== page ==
It is 8:04 a.m., somewhere between Sandusky and Cleveland, and I am standing in the rain on the shoulder of the Ohio Turnpike, semi-trucks hurtling past me at seventy miles per hour. I press my hands against my face, try to breathe in deep and slow. I am fine. I am alive.
A state trooper in a yellow rain jacket waves me into the hard plastic back of her patrol car and takes my statement from the front seat. No other vehicles involved. No injuries, if you don’t count the tiny welts blooming red on my arms and the knot in my neck that will take a week to loosen. The car, front crumpled like a soda can, is already loaded onto a tow truck by the time she finishes taking my details. After that, just logistics—the trooper will drive me to a service station where I’ll sip terrible coffee and wait for my parents to come and get me.
I am alive. I am fine. In the sterile light of a service station that looks exactly like every other service station, I think of everything I’ve never put into words and feel a frantic need to yank out reflections like unripe carrots, to find some meaning beyond the animal shock of impact. I don’t remember what I was thinking when I hit the slick patch. The moment I began to slide, I thought of nothing.
My deepest fear is not a sudden end. It’s that I take and take from life without setting anything back into it, that whenever my end comes, my thoughts remain my own private treasures. So many people have shared their wisdom and stories, things of great value, not so that I can know more, but so that I can act differently. But it takes courage and effort to weave knowledge into reflection and reflection into mobilizing calls or plans for action. If not miserly with my knowledge, I am lazy with it. I tell myself I’ll leave everything inside a little longer to ripen; instead, I wonder if it spoils.
Of course, I am not my output. I want to avoid the capitalist assumption that we are only valuable for what we put back out into the world. Sometimes knowledge is beauty, and I pick it up like a molting cattail or a smooth lake stone for no reason other than to marvel. But knowledge isn’t virtue. Thoughts, however precious, are nothing more than rehearsal.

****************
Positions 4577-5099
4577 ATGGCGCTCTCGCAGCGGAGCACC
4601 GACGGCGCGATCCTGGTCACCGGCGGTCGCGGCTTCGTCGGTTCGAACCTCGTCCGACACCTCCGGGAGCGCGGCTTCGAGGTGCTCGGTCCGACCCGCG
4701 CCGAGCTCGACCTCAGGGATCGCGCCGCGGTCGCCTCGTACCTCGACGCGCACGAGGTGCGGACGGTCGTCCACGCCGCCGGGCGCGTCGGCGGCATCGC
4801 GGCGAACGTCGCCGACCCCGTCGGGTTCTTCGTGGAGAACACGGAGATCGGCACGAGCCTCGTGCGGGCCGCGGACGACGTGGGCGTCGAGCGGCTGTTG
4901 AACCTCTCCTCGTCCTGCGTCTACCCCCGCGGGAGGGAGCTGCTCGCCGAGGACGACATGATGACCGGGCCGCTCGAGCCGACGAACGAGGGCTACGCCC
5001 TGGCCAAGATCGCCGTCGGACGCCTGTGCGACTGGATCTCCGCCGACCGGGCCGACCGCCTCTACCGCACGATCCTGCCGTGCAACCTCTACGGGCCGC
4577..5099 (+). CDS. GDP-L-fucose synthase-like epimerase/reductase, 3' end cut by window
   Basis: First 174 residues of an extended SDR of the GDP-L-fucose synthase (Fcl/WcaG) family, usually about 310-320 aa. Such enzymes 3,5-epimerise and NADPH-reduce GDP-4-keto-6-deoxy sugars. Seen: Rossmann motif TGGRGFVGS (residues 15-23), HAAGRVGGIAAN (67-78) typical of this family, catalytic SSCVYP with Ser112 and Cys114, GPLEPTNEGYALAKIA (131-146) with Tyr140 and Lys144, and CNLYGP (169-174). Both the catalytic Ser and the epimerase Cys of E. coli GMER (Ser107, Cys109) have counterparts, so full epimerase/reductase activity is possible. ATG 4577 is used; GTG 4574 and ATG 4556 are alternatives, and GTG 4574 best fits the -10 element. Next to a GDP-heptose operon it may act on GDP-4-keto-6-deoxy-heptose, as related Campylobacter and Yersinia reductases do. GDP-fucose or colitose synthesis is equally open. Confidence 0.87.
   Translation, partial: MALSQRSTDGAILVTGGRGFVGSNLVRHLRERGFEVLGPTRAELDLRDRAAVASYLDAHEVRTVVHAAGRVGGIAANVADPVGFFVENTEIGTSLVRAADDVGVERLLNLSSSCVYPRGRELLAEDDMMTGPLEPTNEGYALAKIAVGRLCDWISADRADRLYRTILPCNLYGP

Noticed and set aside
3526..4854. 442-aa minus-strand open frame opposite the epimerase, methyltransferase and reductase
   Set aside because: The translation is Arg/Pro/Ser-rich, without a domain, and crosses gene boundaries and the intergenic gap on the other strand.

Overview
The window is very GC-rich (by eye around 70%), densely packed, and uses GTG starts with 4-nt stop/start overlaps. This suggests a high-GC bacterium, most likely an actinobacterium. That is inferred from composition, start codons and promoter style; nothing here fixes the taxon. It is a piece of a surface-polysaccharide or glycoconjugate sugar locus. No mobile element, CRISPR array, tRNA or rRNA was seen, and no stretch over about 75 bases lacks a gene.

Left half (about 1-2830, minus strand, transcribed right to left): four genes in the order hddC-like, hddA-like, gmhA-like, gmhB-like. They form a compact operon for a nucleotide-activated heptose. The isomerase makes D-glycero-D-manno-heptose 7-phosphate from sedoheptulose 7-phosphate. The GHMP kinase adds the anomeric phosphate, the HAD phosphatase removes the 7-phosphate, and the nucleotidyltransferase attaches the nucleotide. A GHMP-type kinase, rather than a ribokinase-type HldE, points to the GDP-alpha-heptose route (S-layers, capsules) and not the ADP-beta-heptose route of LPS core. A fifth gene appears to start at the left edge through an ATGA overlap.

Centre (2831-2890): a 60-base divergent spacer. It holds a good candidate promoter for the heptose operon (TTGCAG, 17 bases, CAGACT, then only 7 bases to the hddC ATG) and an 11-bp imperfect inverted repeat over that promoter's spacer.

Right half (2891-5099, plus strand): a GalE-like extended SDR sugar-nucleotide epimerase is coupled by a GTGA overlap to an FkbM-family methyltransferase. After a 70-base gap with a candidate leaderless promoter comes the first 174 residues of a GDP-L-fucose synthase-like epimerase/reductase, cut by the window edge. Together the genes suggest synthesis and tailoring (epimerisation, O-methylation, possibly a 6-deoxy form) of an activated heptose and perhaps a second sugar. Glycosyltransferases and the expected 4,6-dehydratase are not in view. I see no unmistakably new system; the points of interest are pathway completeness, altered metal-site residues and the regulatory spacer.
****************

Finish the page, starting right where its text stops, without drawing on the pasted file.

I am fine. I go back to work and read hundreds of emails. I read articles for work and books for class, listen to the radio and scroll through news as if each new idea were a good unto itself, another bauble to decorate my interior space. I read about terrible things—forced sterilization and medical neglect in ICE detention. The exoneration of Breonna Taylor’s killers. The rush nomination of a Supreme Court justice. A president that refuses to commit to election results and instead stokes fear and hatred and violence.
What do I think about all of this? I’m sick about it. But what do I plan to do, as Mary Oliver asks, with this one wild and precious life?
I need to learn to weave these tangled strands inside me into something that keeps others warm. I need to learn to bake these overflowing shelves of dry goods into something that keeps people fed. This mixing, sorting, presenting, and sharing isn’t, in the end, about productivity. It’s about mutual care. I am fine. I am alive. The world hurtles past me but I breathe in deep and slow. I hold that breath inside me.
And then I breathe back out.
Katerina Parsons (’15) lives in Washington D.C., where she works in advocacy at Mennonite Central Committee’s Washington office and studies international development at American University’s School of International Service. She spends a lot of time thinking about US policy towards Central America and North Korea, writing, singing, and searching for the city’s best pupusas (suggestions welcome).